• Sea Kayaking North Carolina's Outer Banks

      Waring, Allison; Dahlquist, Kari (2010)
      EXP 436: Senior Expedition may appear at first glance to be just one of the many courses listed on an expeditionary studies student's Curriculum Advising & Program Planning (CAPP) Report. However, an expeditionary studies student's senior expedition is more than your average class. It is the capstone course in the program, requiring the student to use all the knowledge and skills they have developed over the past three years, culminating in a student planned and run expedition. My expedition has been set for May 2010, and will take place along the North Carolina Coast. Myself and one other partner will paddle the 70 nautical miles of Cape Lookout National Seashore and an additional 20 nautical miles of Ocracoke region of Cape Hatteras National Seashore. We will travel in an effort to learn more about the area's natural and cultural history, as well as in search of good surf beach or two. In the process we will spend approximately six nights primitive camping on the barrier islands following Leave No Trace guidelines. Some highlights of the trip will include visiting the historic Cape Lookout and Ocracoke lighthouses and the historic city of Ocracoke, exploring the abandoned town of Porthsmouth, spotting wild ponies on Shackleford Island, and the opportunity to experience rough water and surf. This trip will involve a moderate degree of difficulty. We will be paddling around fifteen nautical miles a day on the exposed Atlantic Coastal shoreline, allowing for the daily possibility of moderate wind and swell, caused by inclement weather. However, given the geography of the barrier islands there is the option, should the conditions arise, to take an alternate route inland through the Intracoastal Waterway. We may also choose this route for one or two days of travel, to be able to experience the marsh ecosystem that exists on the protected side of these barrier islands. Although the Outer Banks only have a small two-foot tidal range some of the inlets that cut through the barrier islands can have currents in excess of three knots. While manageable, proper planning and timing will make travel much easier. This expedition is sure to test my planning, personal paddling, and camping skills. There is no doubt in my mind that it will be a challenging experience, but will hopefully be an enjoyable one as well. In the following pages you find the written result of the planning process for this expedition.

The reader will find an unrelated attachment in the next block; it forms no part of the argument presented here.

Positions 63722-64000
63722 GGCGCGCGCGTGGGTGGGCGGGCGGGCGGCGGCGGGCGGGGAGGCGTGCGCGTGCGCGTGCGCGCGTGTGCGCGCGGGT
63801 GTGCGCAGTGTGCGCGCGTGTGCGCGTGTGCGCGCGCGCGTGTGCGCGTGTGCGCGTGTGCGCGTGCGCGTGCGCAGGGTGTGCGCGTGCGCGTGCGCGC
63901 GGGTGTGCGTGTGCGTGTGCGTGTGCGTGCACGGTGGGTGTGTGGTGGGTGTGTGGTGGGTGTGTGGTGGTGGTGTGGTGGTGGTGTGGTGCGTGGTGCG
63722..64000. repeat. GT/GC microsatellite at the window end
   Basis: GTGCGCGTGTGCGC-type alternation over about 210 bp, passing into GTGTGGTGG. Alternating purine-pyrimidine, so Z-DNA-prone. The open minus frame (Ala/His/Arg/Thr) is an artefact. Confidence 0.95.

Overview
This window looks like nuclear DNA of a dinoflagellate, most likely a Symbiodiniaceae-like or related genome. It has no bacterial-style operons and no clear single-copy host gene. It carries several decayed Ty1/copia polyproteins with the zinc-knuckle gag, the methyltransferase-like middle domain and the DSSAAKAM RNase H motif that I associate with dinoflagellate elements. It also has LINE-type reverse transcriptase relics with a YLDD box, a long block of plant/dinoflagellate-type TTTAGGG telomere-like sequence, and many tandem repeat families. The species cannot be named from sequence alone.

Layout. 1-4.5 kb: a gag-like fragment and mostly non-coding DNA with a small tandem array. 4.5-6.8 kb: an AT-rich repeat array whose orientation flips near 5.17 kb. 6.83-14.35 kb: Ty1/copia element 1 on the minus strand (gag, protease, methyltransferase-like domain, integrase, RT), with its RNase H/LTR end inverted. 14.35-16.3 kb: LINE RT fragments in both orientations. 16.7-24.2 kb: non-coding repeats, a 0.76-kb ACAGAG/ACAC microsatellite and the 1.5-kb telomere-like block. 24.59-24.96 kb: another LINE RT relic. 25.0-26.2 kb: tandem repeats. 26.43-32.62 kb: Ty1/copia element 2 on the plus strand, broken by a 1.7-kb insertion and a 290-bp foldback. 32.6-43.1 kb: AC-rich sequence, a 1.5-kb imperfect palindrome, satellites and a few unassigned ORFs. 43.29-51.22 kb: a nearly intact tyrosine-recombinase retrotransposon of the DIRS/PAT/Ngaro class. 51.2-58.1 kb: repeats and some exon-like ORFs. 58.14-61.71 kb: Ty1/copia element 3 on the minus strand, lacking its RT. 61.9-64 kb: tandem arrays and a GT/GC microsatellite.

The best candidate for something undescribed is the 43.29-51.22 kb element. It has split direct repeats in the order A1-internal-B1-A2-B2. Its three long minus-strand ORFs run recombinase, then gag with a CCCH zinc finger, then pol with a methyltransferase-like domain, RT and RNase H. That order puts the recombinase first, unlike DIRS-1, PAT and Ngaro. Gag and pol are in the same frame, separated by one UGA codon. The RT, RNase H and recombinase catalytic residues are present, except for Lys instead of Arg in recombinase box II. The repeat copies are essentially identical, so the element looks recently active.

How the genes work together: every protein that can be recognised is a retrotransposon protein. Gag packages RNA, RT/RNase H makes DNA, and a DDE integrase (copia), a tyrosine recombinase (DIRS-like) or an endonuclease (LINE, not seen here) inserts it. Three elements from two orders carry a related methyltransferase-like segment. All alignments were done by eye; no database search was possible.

• Shake This Square World and Blast Off for Kicksville: Teaching History with Post-WWII Prescriptive Classroom Films

      Neuhaus, Jessamyn (The History Teacher, 2010-11)
      The article discusses using social adjustment films from the late 1940s to the 1960s to teach students about U.S. history. It examines several films' themes including sexuality, manners, and drug use. Other films concerned safety, driving, and dating. The author reflects on her students' reactions to the films and analyzes humor as an educational tool. Several prescriptive classroom films are discussed, including "Marijuana" starring singer Sonny Bono, "A Date With Your Family" and "What to Do on a Date." The article also comments on viewing these mental hygiene films as reactions to social change.
    • A short proof and generalization of Lagrange's theorem on continued fractions

      Northshield, Sam (American Mathematical Monthly, 2011)
      We present a short new proof that the continued fraction of a quadratic irrational eventually repeats. The proof easily generalizes; we construct a large class of functions which, when iterated, must eventually repeat when starting with a quadratic irrational.
    • Integrating across Pascal's triangle

      Northshield, Sam (Mathematical Analysis and Applications, 2011)
      Sums across the rows of Pascal's triangle yield powers of 2 while certain diagonal sums yield the Fibonacci numbers which are asymptotic to powers of the golden ratio. Sums across other diagonals yield quantities asymptotic to powers of c where c depends on the direction of the diagonals. We generalize this to the continuous case. Using the gamma function, we generalize the binomial coefficients to real variables and thus form a generalization of Pascal's triangle. Integration of these generalized binomial coefficients over various families of lines and curves yield quantities asymptotic to powers of some c where c can be determined explicitly. Finally, we revisit the discrete case.